I keep talking about “your team.” Agile approaches use cross-functional teams who focus on delivering features. I’m not big on component teams. That’s because they postpone delivery of finished features. I also hate the idea (and name) of “shared services.” I’ll blog about that later.

You might think, “The developers are agile. We’ll scale agile to the testers.” If that’s the way people think about agile in your organization, maybe that’s the best you can do. Here’s a possible reframe for you:

Scale agile from one function to a cross-functional team.

When you (and your managers) start to think about cross-functional teams rather than functions, you start to realize the benefits of agile.

If you think scaling agile is sharing agile between functional teams, consider reading my upcoming book, Create Your Successful Agile Project. I’m still in editing and then it goes out for review. We expect it will be available in July.

I do have reviewers, but if you are struggling with your agile approach, let me know if you would like to be a reviewer. We might have room for another couple of reviewers.

Categories: Blogs

Cycle Time and Lead Time

Our organization is starting to talk about measuring Cycle Time and Lead Time on our software engineering stories.  It's just an observation, but few people seem to understand these measurement concepts, but everyone is talking about them.  This is a bad omen...  wish I could help illustrate these terms.  Because I doubt the measurements will be very accurate if the community doesn't understand when to start the clock, and just as important - when to stop it.

[For the nature of confusion around this terms compare and contrast these:  Agile Alliance Glossary; Six Sigma;; Lean Glossary.]

The team I'm working with had a toy basket ball goal over their Scrum board...  like many cheep toys the rim broke.  Someone bought a superior mini goal, it's a nice heavy quarter inch plastic board with a spring loaded rim - not a cheep toy.  The team used "Command Strips" to mount it but they didn't hold for long.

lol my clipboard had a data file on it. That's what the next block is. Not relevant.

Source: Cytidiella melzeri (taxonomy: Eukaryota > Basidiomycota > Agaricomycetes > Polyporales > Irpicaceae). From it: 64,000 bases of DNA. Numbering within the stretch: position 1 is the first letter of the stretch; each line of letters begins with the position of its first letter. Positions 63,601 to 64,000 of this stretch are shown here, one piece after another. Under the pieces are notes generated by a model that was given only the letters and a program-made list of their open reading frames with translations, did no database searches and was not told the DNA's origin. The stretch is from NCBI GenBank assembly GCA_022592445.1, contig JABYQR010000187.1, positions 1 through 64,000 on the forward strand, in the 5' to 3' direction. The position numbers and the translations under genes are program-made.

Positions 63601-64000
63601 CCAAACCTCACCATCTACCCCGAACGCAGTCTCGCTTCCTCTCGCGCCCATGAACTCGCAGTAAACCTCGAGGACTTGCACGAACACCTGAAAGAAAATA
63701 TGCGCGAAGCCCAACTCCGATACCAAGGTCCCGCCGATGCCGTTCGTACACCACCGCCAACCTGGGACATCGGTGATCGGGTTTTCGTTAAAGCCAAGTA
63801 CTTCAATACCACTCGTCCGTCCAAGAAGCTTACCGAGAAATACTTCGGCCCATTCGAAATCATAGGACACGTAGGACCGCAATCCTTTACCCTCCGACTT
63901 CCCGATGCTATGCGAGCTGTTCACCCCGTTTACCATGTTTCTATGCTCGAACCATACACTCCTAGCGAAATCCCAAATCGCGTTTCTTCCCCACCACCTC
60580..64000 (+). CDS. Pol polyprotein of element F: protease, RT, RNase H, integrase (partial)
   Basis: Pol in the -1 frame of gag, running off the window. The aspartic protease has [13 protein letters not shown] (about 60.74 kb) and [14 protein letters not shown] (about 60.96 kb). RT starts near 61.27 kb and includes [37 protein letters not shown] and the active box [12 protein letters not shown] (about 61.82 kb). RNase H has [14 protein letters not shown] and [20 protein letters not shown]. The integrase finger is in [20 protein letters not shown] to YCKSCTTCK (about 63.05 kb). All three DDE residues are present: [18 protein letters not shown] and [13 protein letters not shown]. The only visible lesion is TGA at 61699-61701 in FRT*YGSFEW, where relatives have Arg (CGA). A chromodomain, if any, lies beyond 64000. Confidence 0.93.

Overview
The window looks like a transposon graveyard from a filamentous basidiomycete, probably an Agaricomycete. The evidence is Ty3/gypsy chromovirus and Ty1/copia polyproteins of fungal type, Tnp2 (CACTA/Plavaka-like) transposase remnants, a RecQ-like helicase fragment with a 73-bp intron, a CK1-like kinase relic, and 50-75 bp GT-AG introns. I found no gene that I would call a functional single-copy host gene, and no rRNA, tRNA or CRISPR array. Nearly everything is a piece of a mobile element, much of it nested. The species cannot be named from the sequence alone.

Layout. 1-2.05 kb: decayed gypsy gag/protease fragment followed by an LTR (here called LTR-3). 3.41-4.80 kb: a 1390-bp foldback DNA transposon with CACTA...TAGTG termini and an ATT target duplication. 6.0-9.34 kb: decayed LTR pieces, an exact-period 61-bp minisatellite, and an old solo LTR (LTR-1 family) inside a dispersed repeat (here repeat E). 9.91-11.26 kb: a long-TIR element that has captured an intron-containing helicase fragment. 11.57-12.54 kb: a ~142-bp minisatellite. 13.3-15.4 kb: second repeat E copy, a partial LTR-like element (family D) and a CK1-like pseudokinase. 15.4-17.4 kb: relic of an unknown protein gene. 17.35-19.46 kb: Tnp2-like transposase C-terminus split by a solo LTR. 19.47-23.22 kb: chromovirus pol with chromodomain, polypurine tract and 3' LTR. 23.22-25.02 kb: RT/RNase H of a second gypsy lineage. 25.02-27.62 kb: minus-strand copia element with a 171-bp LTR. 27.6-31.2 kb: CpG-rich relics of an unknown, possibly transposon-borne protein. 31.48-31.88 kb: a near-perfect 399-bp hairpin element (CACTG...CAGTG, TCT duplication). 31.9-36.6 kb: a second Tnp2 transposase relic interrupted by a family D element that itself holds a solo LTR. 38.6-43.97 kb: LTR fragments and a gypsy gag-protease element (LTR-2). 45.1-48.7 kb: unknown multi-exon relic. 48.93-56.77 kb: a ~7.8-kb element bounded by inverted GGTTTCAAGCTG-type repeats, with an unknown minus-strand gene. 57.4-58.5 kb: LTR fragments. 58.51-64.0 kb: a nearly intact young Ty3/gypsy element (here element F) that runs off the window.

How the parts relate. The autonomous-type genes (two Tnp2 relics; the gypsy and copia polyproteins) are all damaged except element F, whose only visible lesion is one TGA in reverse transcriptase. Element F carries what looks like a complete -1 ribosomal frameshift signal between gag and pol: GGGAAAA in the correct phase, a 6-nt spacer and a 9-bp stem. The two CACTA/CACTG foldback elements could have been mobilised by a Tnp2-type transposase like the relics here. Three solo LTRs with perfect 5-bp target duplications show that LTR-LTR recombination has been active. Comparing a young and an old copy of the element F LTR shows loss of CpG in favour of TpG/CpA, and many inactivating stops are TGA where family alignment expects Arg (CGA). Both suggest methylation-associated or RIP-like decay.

The team convinced me there was a correlation between their basketball points on the charts and the teams sprint burndown chart.  Not cause and effect, but correlation; have you ever stopped to think what that really means?  Could it mean that something in the environment beyond your ability to measure is an actual cause to the effect you desire?

I asked the head person at the site for advice, how could we get the goal mounted in our area?  He suggested that we didn't need permission, that the walls of the building were not national treasures - we should just mount it... maybe try some Command Strips.  Yes, great minds...  but what about getting fired after putting holes in the walls scares one from doing the right thing?  How hard is it to explain to the Texas Work Force Commission when they ask why you were fired?

The leader understood that if I asked the building facilities manager that I might get denied - but if he asked for a favor... it would get done.  That very day, Mike had the facilities manager looking at the board and the wall (a 15-20 minute conversation).  Are you starting the clock?  It's Dec 7th, lead time starts when Mike agreed to the team's request.

The team was excited, it looked like their desire was going to be granted.  Productive would flourish again.

Over the next few days I would see various people looking up at the wall and down at the basketball goal on the floor.  There were about 4 of these meetings each very short and not always the same people.  Team members would come up to me afterwards and ask...  "are we still getting the goal?"... "when are they going to bring a drill?"...  "what's taking so long?"

Running the calendar forward a bit... Today the facilities guy showed up with a ladder and drill.  It took about 20 minutes.  Basketball goal mounted (Dec 13th) - which clock did you stop?  All of the clocks stop when the customer (team) has their product (basketball goal) in production (a game commences).

I choose to think of lead time as the time it takes an agreed upon product or service order to be delivered.  In this example that starts when Mike, the dude, agreed to help the team get their goal mounted.